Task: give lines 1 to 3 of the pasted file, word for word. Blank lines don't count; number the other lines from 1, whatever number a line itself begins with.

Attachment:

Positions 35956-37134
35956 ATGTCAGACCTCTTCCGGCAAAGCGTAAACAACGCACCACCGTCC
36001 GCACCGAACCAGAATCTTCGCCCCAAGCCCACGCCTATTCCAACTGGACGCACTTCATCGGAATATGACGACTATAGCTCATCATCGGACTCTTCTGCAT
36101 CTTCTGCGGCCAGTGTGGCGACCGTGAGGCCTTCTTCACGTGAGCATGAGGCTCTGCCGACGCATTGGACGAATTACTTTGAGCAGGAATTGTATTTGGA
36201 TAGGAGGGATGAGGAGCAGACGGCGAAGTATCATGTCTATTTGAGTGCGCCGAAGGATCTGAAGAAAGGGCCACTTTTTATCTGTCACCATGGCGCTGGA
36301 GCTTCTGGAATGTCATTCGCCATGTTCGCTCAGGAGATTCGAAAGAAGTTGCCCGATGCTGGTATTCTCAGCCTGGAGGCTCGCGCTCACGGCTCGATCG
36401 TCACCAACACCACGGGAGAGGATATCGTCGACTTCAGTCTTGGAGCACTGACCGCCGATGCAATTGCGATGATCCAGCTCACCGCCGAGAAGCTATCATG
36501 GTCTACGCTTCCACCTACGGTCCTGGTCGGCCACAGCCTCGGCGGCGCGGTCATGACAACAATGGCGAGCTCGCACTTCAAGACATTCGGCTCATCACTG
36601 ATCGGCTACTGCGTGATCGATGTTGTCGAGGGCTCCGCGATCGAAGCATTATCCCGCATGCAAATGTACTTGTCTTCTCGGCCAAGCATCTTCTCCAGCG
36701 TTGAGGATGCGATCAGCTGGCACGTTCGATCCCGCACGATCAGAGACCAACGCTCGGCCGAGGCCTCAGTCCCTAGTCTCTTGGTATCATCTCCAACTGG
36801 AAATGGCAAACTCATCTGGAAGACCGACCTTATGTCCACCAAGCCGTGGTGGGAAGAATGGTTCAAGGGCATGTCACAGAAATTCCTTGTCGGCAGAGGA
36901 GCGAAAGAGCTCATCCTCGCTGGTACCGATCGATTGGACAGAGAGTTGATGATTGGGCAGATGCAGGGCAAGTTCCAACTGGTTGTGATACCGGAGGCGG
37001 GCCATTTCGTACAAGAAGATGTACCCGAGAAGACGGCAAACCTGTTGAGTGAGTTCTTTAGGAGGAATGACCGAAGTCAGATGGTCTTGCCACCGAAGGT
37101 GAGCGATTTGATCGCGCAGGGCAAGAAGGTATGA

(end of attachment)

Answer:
Positions 35956-37134
35956 ATGTCAGACCTCTTCCGGCAAAGCGTAAACAACGCACCACCGTCC
36001 GCACCGAACCAGAATCTTCGCCCCAAGCCCACGCCTATTCCAACTGGACGCACTTCATCGGAATATGACGACTATAGCTCATCATCGGACTCTTCTGCAT